Marriage is more than just a union of two people who love each other. In many ways it is also a business contract, and it’s vital for each party to know what to expect before entering into such a contract. For this reason, there are premarital education courses that exist to essentially teach people how to be good spouses. Many of these courses are available through community programs, nonprofit organizations, religious communities, and mental health treatment facilities.
Premarital education courses cover a wide range of topics, including:
- The majority of arguments between married couples revolve around money. Premarital financial classes can help you start strong with a shared bank account, help you manage bills with your spouse, and offer guidance for saving and planning for the future and retirement.
- Some people love each other but don’t really know how to talk to each other. Some people simply aren’t as articulate with their feelings as they would like to be, and this can sometimes cause rifts in a marriage. Communication classes teach diplomacy and constructive conversational skills that will help keep you and your spouse on the same page.
- Affection and sex. Although this may seem instinctual to some, there are many people who marry without any sexual experience, and a healthy sex life is a cornerstone of a happy marriage. Some people who grew up in strict religious households or very traditional families may have little to no idea how to initiate intimacy with a partner or may hold misconceptions about sex and affection. Miscommunication or mixed signals in the bedroom can quickly lead to conflicts in other aspects of a marriage. Affection and sex classes will help spouses grow more intimate with each other and learn new ways of showing affection.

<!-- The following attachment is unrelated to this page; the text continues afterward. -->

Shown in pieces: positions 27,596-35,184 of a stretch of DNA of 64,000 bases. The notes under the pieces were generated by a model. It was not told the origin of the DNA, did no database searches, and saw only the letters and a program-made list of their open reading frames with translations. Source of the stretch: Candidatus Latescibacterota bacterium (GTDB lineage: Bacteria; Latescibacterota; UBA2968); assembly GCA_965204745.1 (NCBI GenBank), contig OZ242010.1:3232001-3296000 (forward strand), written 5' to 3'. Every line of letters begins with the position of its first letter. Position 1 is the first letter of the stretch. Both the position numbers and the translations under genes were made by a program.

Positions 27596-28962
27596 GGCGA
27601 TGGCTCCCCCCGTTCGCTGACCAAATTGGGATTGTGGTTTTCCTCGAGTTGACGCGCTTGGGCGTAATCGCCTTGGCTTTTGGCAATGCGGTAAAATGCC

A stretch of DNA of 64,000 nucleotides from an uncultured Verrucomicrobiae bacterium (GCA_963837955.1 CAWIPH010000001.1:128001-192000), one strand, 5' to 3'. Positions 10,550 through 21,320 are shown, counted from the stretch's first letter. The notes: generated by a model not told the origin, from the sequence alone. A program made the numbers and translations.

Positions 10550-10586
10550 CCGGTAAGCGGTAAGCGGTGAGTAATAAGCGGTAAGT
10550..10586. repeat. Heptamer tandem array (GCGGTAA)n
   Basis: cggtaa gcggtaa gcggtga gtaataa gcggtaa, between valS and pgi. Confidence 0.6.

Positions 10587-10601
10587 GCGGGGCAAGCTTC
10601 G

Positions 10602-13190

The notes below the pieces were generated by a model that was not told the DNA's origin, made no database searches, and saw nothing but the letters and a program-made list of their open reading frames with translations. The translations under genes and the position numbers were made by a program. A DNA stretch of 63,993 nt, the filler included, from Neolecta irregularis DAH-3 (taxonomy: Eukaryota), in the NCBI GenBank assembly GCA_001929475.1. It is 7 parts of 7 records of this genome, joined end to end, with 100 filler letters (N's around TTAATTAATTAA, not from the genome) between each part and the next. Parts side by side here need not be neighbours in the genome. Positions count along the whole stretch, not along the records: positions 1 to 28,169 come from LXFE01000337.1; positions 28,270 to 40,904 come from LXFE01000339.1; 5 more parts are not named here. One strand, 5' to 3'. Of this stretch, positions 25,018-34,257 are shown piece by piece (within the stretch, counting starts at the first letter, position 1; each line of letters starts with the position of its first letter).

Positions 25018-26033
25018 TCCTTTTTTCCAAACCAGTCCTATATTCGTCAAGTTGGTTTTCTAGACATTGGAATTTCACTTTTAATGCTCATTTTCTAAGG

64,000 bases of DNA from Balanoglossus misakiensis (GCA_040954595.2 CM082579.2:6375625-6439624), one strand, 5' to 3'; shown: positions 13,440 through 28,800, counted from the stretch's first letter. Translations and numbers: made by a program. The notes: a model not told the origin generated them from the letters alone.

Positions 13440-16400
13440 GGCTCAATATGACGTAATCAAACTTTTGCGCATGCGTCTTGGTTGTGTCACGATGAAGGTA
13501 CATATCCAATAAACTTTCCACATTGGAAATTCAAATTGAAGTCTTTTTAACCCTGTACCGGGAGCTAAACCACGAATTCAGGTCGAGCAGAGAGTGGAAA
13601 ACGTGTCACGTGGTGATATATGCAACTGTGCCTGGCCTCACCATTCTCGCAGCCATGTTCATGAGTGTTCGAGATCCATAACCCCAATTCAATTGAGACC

- Anger management. Many people say things they don’t mean when they are angry, and these courses can help spouses control their anger and process their emotions in constructive ways.
- Decision-making. Marriages are partnerships, and spouses need to learn how to make decisions as a team. This not only involves cooperation but also knowing when to yield to a spouse’s logic for the greater good.
- Raising children. Most people marry with the intention of starting a family and bumbling blindly into parenthood without any guidance isn’t good for anyone involved. Childbirth and childcare classes can bring spouses closer together and help build a stronger foundation for bringing a child into the world. These classes can also help spouses iron out their differences in parenting beliefs and reach a middle ground that works for both of them.
- Religious counseling. Spiritual life is very important to many Americans, and a couple can benefit greatly from meeting with spiritual leaders and mentors before a marriage.
Are These Courses Necessary?
There is no legal obligation in California to attend any type of premarital education course, but there are many benefits to doing so. You and your soon-to-be spouse may see eye to eye on countless issues but feel very differently about some subjects. Attending relevant courses can be a great way to hash out these differences and reach common ground before committing to the marriage.
If you want to attend a premarital course but aren’t sure how to ask your partner about doing so, frame the conversation honestly and tell him or her you think it could help bring the two of you closer together. Many people advocate for premarital education courses because they can reduce the likelihood of divorce. A couple attending a premarital education course together may grow closer together or discover irreconcilable differences that would have doomed the marriage eventually. While not required for marriage in California, it’s wise for any couples expecting to tie the knot in the near future to explore their options and investigate premarital education courses that could be eye-opening for them.